Kansas Farmer Reports Weather for 3 Decades

 
Kansas Farmer Reports Weather for 3 Decades

Baileyville, Kan., farmer Maurice Heiman walks through his milk barn to a calendar tacked to the wall. Jotted down in each of the boxes for the days of November is its corresponding weather data: high and low temperatures, precipitation amounts, wind direction, sky conditions and other noteworthy observations.

For 33 years, Heiman has been watching and documenting the weather in his neck of northeast Kansas and calling or emailing in his observations at least twice a day to the National Weather Service at Philip Billard Municipal Airport in Topeka, The Topeka Capital-Journal reports.

He is one of about 300 official volunteer weather observers in Kansas, and among about 8,000 in the United States.

"I really don't know how I got started," Heiman, 72, said of his being an official observer for the National Weather Service. "I was an unofficial official reporter for a long time."

In October, Heiman was among 25 individuals throughout the nation who received the John Campanius Holm award, one of the highest honors the National Weather Service can give to a volunteer observer. Heiman becomes eligible in five years for the Jefferson Award, presented to the nation's outstanding volunteer observer.

Heiman, who raises stock cattle and recently sold his herd of sheep after raising the animals for 32 years, said he started paying attention to the weather while growing up on his parents' farm, where he lives today. His father, Joseph Heiman, who operated a grade-A dairy on the property in the 1950s, purchased a magnetic thermometer that he hung in the milk barn and would reset every day to read the high and low temperatures.

"He would write them on the calendar. I still do it," he said, adding he also documents the daily highs and lows and moisture readings in a small spiral notebook.

At some point, Heiman said, he began calling the National Weather Service during "rough weather" to report storms, high winds and hail. At that time, NWS had reporters in Centralia and Axtell, and eventually Heiman asked whether he could send in conditions from Baileyville. He also began calling in precipitation totals to KMZA radio station in Hiawatha.

Today, Heiman reports rainfall and snowfall amounts to KSNT-TV in Topeka, KRVN radio station in Lexington, Neb., and the Seneca newspaper. In addition to the NWS, he also sends a daily report to the Community Collaborative Rain, Hail and Snow Network, a nonprofit network of volunteers who measure and map precipitation using low-cost measurement tools and an interactive website.

"I may call the weather bureau two or three times during a storm," he said, adding he also has called in reports in the middle of the night during severe weather.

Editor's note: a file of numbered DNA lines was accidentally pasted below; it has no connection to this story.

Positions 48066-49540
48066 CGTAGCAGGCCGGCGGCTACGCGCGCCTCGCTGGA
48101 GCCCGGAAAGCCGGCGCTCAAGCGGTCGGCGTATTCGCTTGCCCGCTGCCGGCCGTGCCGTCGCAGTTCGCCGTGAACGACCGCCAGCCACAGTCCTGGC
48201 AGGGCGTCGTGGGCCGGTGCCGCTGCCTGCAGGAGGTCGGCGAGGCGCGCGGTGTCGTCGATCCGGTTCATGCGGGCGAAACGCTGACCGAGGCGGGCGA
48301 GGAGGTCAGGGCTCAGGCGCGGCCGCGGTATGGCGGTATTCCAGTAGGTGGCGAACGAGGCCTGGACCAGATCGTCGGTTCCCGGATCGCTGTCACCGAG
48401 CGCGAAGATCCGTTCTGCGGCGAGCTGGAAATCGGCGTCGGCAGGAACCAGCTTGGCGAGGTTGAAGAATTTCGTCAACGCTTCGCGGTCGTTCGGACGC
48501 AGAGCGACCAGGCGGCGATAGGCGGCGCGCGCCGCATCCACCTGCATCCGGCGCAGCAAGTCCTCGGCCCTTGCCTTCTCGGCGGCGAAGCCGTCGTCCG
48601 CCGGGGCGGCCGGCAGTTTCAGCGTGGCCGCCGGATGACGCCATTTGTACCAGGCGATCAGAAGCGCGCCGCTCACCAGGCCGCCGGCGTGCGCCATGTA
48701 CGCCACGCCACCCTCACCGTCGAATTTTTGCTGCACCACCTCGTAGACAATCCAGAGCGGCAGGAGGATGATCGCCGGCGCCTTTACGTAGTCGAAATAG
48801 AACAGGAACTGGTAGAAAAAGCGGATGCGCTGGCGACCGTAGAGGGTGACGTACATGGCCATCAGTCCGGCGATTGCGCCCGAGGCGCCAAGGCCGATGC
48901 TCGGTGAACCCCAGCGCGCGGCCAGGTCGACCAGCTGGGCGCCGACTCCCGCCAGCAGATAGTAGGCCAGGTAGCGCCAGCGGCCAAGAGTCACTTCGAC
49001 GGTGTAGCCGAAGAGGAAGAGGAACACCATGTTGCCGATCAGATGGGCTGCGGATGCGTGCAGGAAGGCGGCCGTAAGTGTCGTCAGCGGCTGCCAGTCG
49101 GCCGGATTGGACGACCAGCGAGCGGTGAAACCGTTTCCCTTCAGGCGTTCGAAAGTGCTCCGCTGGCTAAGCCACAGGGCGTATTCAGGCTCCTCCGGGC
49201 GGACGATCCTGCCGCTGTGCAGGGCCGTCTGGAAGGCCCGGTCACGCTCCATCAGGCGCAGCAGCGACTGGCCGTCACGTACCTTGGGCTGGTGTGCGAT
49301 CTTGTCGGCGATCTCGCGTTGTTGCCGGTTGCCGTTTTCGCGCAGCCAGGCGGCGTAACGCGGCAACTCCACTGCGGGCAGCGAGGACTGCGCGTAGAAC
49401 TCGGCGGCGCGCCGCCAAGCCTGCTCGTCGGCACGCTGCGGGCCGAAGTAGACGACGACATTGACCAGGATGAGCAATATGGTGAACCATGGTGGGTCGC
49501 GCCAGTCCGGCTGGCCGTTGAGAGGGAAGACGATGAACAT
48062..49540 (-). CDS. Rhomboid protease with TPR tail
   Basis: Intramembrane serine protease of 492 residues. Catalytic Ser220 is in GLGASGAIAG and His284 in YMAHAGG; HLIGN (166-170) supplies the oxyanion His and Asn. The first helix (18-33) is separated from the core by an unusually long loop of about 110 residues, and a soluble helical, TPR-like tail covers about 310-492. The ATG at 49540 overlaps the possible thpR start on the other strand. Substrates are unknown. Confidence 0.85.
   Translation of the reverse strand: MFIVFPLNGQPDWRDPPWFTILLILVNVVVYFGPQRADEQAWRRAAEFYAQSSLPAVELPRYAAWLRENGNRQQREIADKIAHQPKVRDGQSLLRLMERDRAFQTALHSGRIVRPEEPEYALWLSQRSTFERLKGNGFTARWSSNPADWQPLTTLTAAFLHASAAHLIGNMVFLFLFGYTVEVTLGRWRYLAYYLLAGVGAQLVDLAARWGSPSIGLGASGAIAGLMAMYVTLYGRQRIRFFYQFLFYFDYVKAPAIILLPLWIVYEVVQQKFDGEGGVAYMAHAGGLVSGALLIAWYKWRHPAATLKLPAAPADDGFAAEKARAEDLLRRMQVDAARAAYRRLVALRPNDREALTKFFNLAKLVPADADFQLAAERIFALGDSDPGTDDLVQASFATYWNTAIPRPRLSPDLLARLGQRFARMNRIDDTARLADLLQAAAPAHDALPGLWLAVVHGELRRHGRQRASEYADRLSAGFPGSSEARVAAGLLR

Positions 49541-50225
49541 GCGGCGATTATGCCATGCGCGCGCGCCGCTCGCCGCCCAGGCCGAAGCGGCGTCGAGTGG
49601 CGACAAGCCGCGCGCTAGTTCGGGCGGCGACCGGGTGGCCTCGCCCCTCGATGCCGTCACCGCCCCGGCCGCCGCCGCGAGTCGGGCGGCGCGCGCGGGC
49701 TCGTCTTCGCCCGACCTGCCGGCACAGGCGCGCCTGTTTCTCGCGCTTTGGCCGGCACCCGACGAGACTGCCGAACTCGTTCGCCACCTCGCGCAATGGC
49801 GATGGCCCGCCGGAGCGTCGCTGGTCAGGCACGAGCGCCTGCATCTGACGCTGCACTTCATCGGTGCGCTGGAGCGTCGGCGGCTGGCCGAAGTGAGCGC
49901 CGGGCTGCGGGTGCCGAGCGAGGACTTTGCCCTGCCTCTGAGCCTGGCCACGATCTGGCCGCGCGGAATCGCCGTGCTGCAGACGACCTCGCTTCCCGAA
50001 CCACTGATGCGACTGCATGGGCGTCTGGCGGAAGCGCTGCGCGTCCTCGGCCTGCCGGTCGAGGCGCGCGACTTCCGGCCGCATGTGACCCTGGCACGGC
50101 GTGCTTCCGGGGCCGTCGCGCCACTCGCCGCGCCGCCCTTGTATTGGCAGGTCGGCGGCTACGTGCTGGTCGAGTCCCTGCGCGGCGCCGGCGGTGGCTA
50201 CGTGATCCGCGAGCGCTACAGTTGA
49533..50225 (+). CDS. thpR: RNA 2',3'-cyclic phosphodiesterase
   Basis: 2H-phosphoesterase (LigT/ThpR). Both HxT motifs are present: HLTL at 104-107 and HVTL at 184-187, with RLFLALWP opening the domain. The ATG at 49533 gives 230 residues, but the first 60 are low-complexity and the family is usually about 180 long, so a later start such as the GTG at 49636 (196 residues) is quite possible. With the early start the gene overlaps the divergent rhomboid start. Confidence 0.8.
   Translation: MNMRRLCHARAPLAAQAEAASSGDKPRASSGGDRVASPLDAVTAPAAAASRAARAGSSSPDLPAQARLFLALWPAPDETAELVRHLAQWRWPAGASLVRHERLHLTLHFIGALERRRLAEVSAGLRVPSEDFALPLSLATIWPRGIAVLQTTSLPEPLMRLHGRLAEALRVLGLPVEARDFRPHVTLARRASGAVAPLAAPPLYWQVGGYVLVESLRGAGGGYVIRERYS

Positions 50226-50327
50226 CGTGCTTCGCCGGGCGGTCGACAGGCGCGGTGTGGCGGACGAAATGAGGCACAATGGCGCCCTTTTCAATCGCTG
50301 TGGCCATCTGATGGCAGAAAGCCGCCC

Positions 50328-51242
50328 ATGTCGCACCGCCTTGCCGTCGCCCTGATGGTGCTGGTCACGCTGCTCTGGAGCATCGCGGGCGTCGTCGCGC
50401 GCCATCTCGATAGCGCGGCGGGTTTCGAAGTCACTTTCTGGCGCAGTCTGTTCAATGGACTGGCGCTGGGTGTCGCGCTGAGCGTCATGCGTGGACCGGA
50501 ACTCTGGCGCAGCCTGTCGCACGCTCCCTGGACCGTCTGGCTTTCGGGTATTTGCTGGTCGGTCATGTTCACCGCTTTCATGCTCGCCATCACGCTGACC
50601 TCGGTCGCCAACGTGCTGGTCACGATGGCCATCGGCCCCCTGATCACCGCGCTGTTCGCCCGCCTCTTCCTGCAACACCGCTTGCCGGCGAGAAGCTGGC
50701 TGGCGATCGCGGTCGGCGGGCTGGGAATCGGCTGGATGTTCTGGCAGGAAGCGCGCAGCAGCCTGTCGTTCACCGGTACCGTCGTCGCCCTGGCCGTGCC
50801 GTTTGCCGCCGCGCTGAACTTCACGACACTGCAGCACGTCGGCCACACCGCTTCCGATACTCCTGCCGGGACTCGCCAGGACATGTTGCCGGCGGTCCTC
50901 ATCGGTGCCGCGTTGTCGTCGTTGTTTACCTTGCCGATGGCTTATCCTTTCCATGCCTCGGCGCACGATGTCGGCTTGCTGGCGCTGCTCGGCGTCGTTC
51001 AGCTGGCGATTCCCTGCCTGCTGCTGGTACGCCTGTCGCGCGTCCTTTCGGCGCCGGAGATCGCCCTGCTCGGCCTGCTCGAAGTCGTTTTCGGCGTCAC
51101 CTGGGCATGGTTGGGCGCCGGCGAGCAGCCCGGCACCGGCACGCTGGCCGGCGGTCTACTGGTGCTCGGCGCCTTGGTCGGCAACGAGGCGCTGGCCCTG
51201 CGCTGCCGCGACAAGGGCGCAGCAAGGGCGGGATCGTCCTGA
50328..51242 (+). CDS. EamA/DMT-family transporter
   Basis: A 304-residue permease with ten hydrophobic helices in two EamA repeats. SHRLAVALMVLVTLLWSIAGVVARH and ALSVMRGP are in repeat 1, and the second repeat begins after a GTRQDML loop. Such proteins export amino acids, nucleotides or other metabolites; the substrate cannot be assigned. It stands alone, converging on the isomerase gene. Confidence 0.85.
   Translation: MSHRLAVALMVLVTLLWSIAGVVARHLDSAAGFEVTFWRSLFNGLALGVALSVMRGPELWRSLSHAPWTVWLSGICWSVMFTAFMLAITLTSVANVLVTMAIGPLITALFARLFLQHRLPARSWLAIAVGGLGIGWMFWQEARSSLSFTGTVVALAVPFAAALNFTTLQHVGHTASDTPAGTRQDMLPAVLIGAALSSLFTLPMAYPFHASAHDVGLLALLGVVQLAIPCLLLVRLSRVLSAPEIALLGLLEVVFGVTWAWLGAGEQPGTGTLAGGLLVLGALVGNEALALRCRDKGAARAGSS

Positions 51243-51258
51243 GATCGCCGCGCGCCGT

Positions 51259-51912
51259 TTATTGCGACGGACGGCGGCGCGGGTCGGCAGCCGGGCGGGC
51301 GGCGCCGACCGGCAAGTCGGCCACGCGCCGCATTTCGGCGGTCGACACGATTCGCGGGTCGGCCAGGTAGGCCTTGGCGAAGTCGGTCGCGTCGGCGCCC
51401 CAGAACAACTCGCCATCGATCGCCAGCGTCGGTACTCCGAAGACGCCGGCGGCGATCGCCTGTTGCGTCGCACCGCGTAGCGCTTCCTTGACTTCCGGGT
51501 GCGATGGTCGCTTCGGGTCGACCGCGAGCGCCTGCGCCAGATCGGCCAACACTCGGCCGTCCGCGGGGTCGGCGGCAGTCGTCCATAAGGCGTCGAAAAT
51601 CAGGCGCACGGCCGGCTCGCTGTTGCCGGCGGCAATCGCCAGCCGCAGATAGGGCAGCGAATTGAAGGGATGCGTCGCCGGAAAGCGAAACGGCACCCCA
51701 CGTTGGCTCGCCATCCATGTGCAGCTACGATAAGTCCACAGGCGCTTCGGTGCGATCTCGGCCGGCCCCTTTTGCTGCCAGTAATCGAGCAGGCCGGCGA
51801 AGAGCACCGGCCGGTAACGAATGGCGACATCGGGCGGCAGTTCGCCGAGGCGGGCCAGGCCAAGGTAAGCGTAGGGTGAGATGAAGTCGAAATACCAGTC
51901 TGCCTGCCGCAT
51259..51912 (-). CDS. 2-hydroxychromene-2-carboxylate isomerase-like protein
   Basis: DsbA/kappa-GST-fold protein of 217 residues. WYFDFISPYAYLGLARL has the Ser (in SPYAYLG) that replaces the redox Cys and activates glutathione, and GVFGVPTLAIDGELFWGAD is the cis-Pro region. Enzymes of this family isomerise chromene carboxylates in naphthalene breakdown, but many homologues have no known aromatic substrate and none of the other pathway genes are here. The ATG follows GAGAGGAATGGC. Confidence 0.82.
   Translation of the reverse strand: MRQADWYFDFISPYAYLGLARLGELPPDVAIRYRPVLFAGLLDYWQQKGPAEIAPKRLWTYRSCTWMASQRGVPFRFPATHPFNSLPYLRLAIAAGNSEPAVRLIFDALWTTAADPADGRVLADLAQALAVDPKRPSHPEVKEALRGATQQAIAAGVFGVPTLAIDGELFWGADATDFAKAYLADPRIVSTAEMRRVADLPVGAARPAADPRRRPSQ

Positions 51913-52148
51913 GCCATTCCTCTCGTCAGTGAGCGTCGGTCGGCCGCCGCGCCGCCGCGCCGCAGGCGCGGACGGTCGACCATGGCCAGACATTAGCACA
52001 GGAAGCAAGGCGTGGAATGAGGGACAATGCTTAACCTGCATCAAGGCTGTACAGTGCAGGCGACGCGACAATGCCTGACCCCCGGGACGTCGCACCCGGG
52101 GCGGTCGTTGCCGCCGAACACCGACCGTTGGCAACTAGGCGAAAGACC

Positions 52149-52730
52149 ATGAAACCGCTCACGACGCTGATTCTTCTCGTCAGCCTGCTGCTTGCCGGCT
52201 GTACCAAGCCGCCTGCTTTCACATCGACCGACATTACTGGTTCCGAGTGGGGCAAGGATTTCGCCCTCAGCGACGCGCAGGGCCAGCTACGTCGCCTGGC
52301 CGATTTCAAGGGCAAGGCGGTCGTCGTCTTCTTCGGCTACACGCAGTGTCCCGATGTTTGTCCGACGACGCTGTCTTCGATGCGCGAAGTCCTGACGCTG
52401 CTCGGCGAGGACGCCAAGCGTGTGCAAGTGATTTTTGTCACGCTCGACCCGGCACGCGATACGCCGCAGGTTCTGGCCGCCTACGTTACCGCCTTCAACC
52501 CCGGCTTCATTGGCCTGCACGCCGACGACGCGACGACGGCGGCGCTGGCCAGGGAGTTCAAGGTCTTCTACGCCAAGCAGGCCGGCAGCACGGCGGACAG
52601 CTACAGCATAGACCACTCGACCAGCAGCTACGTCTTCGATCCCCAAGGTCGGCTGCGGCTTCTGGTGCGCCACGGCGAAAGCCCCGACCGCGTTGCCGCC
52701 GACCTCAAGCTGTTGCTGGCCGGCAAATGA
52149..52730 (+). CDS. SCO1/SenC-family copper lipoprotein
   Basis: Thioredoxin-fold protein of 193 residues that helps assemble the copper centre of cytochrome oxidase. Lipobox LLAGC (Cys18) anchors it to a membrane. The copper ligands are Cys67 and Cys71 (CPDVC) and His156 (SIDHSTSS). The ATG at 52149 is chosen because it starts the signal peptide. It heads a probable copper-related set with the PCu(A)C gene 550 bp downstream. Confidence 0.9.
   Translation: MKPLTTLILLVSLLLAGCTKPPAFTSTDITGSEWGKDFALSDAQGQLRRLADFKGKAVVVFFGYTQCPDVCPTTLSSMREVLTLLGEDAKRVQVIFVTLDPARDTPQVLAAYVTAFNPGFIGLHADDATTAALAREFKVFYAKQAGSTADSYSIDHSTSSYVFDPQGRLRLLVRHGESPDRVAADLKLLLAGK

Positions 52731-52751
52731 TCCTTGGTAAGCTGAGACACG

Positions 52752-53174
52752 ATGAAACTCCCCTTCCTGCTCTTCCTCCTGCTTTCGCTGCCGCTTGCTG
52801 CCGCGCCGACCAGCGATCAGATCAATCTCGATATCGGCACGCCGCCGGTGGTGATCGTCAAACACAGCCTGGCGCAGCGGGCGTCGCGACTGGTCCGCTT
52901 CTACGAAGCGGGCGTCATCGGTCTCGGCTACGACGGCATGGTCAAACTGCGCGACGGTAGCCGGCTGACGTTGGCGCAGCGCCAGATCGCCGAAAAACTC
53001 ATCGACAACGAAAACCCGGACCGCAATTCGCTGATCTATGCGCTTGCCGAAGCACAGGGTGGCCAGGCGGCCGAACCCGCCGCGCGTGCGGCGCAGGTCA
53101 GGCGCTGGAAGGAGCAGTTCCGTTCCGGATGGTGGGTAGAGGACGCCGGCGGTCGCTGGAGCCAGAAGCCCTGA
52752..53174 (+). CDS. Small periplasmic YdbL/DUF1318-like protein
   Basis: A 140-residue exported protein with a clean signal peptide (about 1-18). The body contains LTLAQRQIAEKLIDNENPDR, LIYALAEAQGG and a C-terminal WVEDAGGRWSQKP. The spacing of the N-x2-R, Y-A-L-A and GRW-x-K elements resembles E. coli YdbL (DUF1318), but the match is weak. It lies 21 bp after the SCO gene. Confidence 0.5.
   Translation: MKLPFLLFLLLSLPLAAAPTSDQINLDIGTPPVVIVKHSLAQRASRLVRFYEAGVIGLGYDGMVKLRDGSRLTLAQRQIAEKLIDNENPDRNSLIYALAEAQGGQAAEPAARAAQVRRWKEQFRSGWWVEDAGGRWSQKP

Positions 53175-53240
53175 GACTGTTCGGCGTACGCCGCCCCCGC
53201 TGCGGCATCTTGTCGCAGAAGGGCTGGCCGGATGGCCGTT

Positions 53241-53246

Heiman recalls reporting hail the size of hen eggs four or five years ago and a small tornado that hit his farm in 1986, damaging his sheep shed and other outbuildings, tossing sheets of tin across the road and downing electric lines.

Over the years, Heiman has graduated to using digital weather measuring equipment in his home and a cable-based temperature system and freestanding rain/snow gauges in his front yard.

"They were installed about three or four years ago," he said, explaining how the outdoor equipment has to be in an open area so tree leaves and other structures won't obstruct the moisture coming in or out of the gauges.

Heiman also has become adept at detecting when a storm is moving in by observing his livestock and how the wind bends the tree limbs on his farm or resonates off the traffic on nearby US-36 highway.

"I can tell when the weather's changing," he said.

Heiman has kept the 52 calendars that he and his father used to document the weather. Last summer, he brought the calendars into the National Weather Service office so its interns could input the data into the agency's records for use in tracking weather trends.

And what trend does Heiman see for this winter? In early November, when the temperatures were in the 50s and 60s, he predicted a mild winter. A few days later, the mercury in thermometers struggled to climb up to the freezing mark.

"I now think it will be a moderate winter," he said with a laugh.

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Comments

 
Spell Check

Gilbert Koch
Eustis,, NE
12/25/2014 08:21 PM
 

  I received the Holm and Jefferson award for 35 and 40 years as a coop observer. Also have a drawer full of calendars. Even numbered years tend to be below average precipitation and odd numbered years tend to be above average.

 
 

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